Categories: Project Tips and Tricks
Tags: Components, SVG or CANVAS, VUE
SVG or CANVAS: Choosing the Right One to Use
How does one choose between SVG and CANVAS? Let’s consider some tasks and look at which would be better.
Creating a Grid
Let’s begin with our first task — to create a component in the form of a grid. The component should respond to the click by creating a square. There should also be a reaction to drag and drop on an empty field and on the created square.
You already know you’ll be working with VUE. You know for a fact that you won’t use block HTML to create and interact with the grid, because a div that’s made up of a thousand other divs is a bad idea. And now you are faced with a choice: SVG or CANVAS?
The first important question: how and where is it planned to use the component?
If we are talking only about the desktop, then there is no significant difference in this choice between SVG and CANVAS. However, if the list of requirements includes mobiles and tablets, and especially if mobile is first, then SVG gains +1 point for better scalability. There is a possibility that the user will want to stretch your component with his or her fingers, zooming in many times. You have to be ready for it. SVG has high quality at any resolution.
So you’ve created a field, and it’s ready to go.
Next stage: click response.
If in your case the correct click response is a painted pixel, then CANVAS wins. But since SVG is vector based and composed of shapes and our reaction to a click is the creation of a certain graphic shape, SVG will gain +1 point.
Next question: drag and drop.
In our case, the reaction to drag and drop on an empty field should be the creation of a square, one of the corners of which will follow the mouse/finger. Drag and drop on an already created square will move it around the field. I put +1 for SVG.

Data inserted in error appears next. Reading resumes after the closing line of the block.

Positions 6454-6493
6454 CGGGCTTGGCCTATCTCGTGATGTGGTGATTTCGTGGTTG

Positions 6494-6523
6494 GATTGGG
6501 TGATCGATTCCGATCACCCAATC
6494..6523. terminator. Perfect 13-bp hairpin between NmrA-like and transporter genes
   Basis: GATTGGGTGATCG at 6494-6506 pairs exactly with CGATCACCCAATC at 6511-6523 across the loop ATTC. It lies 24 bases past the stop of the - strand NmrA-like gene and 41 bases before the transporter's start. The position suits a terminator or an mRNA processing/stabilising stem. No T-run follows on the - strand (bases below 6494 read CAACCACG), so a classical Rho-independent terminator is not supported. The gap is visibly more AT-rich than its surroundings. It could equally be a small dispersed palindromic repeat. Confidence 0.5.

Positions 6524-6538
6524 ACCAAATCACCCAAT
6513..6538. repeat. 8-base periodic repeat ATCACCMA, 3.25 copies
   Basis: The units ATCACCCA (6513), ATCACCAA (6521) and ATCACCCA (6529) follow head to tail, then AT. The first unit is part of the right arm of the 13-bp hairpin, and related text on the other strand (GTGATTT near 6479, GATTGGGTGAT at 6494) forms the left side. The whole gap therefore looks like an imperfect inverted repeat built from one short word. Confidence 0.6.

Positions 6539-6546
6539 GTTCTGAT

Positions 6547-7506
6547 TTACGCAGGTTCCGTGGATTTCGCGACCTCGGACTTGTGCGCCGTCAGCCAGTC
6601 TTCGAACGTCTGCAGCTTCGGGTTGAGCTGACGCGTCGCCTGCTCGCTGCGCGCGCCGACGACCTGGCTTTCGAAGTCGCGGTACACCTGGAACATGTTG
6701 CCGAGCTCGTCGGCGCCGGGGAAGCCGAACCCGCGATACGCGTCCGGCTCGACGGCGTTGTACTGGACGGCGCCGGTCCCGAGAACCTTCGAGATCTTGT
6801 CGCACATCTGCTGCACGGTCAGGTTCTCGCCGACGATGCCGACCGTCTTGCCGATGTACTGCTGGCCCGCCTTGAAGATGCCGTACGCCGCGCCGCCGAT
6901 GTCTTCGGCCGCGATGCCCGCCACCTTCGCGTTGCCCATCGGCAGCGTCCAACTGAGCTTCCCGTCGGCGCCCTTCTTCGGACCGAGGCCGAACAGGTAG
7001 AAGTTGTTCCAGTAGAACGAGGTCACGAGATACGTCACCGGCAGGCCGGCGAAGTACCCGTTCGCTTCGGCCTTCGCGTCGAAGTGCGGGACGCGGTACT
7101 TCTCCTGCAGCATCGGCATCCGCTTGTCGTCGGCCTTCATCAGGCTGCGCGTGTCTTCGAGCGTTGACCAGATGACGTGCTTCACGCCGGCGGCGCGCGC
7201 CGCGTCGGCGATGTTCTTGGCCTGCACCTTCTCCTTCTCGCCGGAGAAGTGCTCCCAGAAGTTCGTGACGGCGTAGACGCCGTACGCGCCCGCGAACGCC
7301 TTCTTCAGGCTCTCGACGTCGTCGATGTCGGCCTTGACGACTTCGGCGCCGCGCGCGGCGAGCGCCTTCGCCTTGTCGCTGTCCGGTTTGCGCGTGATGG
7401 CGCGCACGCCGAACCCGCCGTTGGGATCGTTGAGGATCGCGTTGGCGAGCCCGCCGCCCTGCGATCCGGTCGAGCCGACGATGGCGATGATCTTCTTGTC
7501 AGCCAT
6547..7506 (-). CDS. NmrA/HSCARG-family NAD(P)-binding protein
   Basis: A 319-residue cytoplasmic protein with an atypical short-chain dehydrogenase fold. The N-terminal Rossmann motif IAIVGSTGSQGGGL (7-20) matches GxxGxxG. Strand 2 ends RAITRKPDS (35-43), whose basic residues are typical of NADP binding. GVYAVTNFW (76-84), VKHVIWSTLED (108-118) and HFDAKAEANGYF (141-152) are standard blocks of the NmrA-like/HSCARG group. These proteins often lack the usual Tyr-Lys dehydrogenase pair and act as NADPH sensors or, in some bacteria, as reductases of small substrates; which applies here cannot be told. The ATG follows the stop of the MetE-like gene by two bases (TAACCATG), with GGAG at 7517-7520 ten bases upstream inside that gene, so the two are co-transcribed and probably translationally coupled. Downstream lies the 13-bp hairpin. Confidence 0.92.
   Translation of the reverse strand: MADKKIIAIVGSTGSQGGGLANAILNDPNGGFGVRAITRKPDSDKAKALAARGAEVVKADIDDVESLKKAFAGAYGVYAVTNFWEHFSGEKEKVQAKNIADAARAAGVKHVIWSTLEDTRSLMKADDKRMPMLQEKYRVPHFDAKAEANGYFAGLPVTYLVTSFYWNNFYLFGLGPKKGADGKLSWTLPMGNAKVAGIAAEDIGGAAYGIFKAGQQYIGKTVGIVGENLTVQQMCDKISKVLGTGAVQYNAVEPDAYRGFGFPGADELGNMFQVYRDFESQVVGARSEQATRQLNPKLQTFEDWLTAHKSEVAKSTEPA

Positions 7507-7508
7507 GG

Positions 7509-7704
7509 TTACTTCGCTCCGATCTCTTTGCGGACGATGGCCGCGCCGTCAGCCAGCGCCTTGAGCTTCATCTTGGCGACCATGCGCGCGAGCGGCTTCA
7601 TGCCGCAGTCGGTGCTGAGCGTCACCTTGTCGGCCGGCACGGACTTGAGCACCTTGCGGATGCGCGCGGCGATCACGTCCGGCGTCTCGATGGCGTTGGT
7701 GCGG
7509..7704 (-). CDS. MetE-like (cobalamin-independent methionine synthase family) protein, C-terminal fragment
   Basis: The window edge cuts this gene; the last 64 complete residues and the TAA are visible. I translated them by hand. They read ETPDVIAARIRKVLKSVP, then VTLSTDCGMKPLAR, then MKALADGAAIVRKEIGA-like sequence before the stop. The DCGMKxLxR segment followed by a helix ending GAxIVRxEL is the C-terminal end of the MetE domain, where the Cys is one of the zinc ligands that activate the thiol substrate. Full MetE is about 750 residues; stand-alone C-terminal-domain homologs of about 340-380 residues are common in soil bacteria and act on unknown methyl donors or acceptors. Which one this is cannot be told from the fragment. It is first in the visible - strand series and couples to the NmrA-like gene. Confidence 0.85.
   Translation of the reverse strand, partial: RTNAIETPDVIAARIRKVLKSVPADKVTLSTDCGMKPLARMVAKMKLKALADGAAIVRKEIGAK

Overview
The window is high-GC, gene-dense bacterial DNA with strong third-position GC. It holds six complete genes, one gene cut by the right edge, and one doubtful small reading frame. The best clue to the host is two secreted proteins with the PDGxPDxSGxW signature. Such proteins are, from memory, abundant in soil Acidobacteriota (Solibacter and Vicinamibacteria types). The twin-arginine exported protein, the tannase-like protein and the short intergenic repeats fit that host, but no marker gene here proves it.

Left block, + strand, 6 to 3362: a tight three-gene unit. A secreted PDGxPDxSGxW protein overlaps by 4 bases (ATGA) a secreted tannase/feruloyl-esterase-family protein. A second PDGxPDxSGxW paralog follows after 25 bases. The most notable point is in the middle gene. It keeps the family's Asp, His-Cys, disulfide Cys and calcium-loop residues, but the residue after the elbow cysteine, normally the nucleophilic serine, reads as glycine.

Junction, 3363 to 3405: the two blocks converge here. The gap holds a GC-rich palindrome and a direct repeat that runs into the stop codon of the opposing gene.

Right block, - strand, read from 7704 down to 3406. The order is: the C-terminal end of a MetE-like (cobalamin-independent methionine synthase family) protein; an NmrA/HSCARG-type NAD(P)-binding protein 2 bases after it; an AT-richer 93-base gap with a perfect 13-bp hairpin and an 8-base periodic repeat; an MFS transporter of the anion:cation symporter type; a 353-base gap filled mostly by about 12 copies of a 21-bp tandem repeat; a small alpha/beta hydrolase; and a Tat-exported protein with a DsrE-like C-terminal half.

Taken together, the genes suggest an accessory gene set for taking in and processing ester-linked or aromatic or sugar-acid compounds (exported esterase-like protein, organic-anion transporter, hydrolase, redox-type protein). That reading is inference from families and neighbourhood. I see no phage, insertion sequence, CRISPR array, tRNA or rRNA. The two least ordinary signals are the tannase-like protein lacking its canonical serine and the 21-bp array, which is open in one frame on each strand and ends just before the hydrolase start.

The general rule, in this case, is: If you work with vectors, with shapes, your choice is SVG. If your task is more about drawing by pixels – your choice is CANVAS.
The next point to pay attention to is making changes using CSS.
Just keep in mind that this is impossible in CANVAS, and you are depriving yourself of a convenient tool. Also, with SVG you can access your shapes in the DOM while working with CANVAS is limited in this regard.
SVG uses an approach where you simply input your drawing instructions and the browser’s graphics API creates the model in memory and translates it into drawing commands for your browser. Unlike SVG, CANVAS is a direct graphic system. So CANVAS has no DOM or document object model.
Simply put, a CANVAS is like a canvas for painting. You can write something on the canvas. But without the DOM, choosing and changing your inscription will be a problem. That is, for the specific task set above, SVG is the best option.
However, in which case is it better to choose CANVAS?
If we’re talking about DOM rendering, when it comes to thousands of objects – CANVAS is the clear winner that will give you a performance advantage. A vivid example of a task for which CANVAS should be chosen is as follows.
There are several shapes on your field, and you need to cast light and shadows on them depending on the position of the light source. The light source can be moved using the mouse or finger. In this case, forget about SVG.
CANVAS was created to work with pixels and it is perfect for this work.
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